• The stock market very often generates breakaway momentum three months before the end of a recession (as later determined by NBER).

Use All-Time Highs / Relative Strength to Find the New Market Leaders In a New Bull Market

  • The leadership in a new bull market telegraphs its intentions by generating relative strength toward the end of the prior bear market.
  • Buy stocks that make new all-time highs the quickest. Such stocks have (1) resisted the decline because it has to be close enough to its old all-time high to make a new one, and (2) it then had enough strength to get over the old high.
  • This means that it was showing relative strength both over the preceding bear market and at the beginning of the new bull market. Any stock that makes a new all-time high at the beginning of a bull market is therefore displaying well-above-average long-term relative strength — and any stock that generates well-above-average long-term relative strength at teh beginning of a bull market is very likely to lead the entire bull market.
  • This works pretty well at the beginning of an intermediate rally too.

How to Spot When a Fad Group Has Run Its Course

  • When an IPO in a fad group trades below its offering price (not opening price) on settlement day, the fad has run its course.
  • The logic here is that when settlement day comes (currently, is in 3 days), the free ride for people who got in on the IPO is over — and if people taking advantage of the free ride aren’t making money at that time, it’s a clear indication that the game in that particular fad group is over.


Margin Debt Indicators Don’t Work Anymore

  • There are now so many other ways to leverage positions (futures, options, leveraged ETFs, etc.) that margin debt has fallen by the wayside as a measurement (of excessive speculative activity).

Pay Attention When Indicators Exceed Normal Bounds

  • Exception analysis is the idea of following many indicators, which most market analysts do. When the indicators are within normal bounds, ignore them. But when the indicators exceed normal bounds in one direction or the other, pay attention.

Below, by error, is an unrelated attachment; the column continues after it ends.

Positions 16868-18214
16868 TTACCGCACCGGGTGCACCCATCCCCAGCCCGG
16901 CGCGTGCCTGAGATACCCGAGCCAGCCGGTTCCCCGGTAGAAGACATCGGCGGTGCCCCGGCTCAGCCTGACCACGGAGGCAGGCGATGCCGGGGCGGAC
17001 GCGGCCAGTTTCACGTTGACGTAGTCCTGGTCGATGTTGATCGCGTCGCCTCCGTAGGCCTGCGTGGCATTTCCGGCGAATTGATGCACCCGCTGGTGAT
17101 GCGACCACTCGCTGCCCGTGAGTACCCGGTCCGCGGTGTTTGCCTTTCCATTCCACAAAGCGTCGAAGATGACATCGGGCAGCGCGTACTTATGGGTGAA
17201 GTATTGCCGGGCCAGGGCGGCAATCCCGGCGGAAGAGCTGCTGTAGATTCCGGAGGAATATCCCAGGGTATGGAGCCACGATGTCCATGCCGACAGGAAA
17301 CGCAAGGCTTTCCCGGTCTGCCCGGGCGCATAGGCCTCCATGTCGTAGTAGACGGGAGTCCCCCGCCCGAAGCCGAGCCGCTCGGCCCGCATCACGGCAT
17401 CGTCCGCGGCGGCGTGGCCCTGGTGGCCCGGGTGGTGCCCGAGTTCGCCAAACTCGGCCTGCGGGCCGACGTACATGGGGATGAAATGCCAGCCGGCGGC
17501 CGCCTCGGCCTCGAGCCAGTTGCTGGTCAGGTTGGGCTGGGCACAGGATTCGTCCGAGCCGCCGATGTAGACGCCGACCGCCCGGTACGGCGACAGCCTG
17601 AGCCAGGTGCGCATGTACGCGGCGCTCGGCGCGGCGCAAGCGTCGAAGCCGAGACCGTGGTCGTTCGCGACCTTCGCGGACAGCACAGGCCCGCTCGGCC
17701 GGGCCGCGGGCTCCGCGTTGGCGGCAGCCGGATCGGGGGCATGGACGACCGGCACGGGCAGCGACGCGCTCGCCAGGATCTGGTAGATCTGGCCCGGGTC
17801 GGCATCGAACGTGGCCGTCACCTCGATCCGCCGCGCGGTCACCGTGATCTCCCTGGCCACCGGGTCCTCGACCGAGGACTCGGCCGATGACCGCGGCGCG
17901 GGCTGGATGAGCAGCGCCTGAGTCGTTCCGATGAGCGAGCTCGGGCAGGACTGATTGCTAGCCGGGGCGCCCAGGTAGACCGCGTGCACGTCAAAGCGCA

• Some indicators send messages only every couple of years, but when they send a message, it can be an extremely important one.

Sector Analysis

  • Financial: First to move, leading sector
  • Materials: Own if economy is going boom. Avoid if economy is going to tank.
  • Industrials: Own if economy is going to boom. Avoid if economy is going to tank.
  • Consumer discretionary: Less volatile
  • Consumer staples: Defensive.
  • Energy: Last to move, lagging sector.


How Best To Deal With Shake-Outs

  • Part of the problem with bottoms is that, yes, they always come back, but sometimes they go down further before they come back. And what if you have no powder to burn, that is, no uncommitted assets to invest, before the next run-up?
  • Even very sophisticated institutional investors have a rough time with this. It’s just the nature of the beast.
  • The best way to deal with the shakeout is to have dealt effectively with the preceding top, leaving some dry powder for the next. Barring that, investors can only attempt to remain emotionally detached during the gut-wrenching shake-outs at the bottoms.

Gold is a Bet on Currency Devaluation

  • When you buy gold, you are anticipating a currency devaluation, and you are also anticipating that gold will continue to be perceived as the best alternative to paper currency.
  • The question to ask is not how high is gold going to go; the question to ask is how low is the dollar going to go.
  • Gold usually spends a short time at the top, but takes a long, long time to develop the bottom.
  • Mining stocks usually lead the underlying commodity.

Recommended Resources